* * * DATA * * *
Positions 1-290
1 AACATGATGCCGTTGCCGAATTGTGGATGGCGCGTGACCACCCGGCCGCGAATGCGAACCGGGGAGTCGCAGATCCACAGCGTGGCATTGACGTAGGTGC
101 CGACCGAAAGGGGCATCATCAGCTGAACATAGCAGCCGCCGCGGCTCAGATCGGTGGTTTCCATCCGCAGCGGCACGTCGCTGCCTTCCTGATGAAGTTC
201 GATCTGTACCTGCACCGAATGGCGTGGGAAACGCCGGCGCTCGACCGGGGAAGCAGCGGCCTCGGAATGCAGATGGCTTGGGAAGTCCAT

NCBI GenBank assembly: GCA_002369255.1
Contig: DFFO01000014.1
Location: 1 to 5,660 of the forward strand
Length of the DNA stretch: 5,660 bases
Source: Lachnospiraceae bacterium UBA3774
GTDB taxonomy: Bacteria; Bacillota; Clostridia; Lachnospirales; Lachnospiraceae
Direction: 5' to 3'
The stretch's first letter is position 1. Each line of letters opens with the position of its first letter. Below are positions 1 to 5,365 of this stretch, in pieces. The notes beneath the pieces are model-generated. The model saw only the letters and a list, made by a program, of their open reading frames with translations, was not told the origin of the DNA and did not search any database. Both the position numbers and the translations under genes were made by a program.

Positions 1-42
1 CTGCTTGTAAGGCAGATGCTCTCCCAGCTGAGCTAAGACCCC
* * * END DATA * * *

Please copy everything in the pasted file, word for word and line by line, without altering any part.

Positions 1-290
1 AACATGATGCCGTTGCCGAATTGTGGATGGCGCGTGACCACCCGGCCGCGAATGCGAACCGGGGAGTCGCAGATCCACAGCGTGGCATTGACGTAGGTGC
101 CGACCGAAAGGGGCATCATCAGCTGAACATAGCAGCCGCCGCGGCTCAGATCGGTGGTTTCCATCCGCAGCGGCACGTCGCTGCCTTCCTGATGAAGTTC
201 GATCTGTACCTGCACCGAATGGCGTGGGAAACGCCGGCGCTCGACCGGGGAAGCAGCGGCCTCGGAATGCAGATGGCTTGGGAAGTCCAT

NCBI GenBank assembly: GCA_002369255.1
Contig: DFFO01000014.1
Location: 1 to 5,660 of the forward strand
Length of the DNA stretch: 5,660 bases
Source: Lachnospiraceae bacterium UBA3774
GTDB taxonomy: Bacteria; Bacillota; Clostridia; Lachnospirales; Lachnospiraceae
Direction: 5' to 3'
The stretch's first letter is position 1. Each line of letters opens with the position of its first letter. Below are positions 1 to 5,365 of this stretch, in pieces. The notes beneath the pieces are model-generated. The model saw only the letters and a list, made by a program, of their open reading frames with translations, was not told the origin of the DNA and did not search any database. Both the position numbers and the translations under genes were made by a program.

Positions 1-42
1 CTGCTTGTAAGGCAGATGCTCTCCCAGCTGAGCTAAGACCCC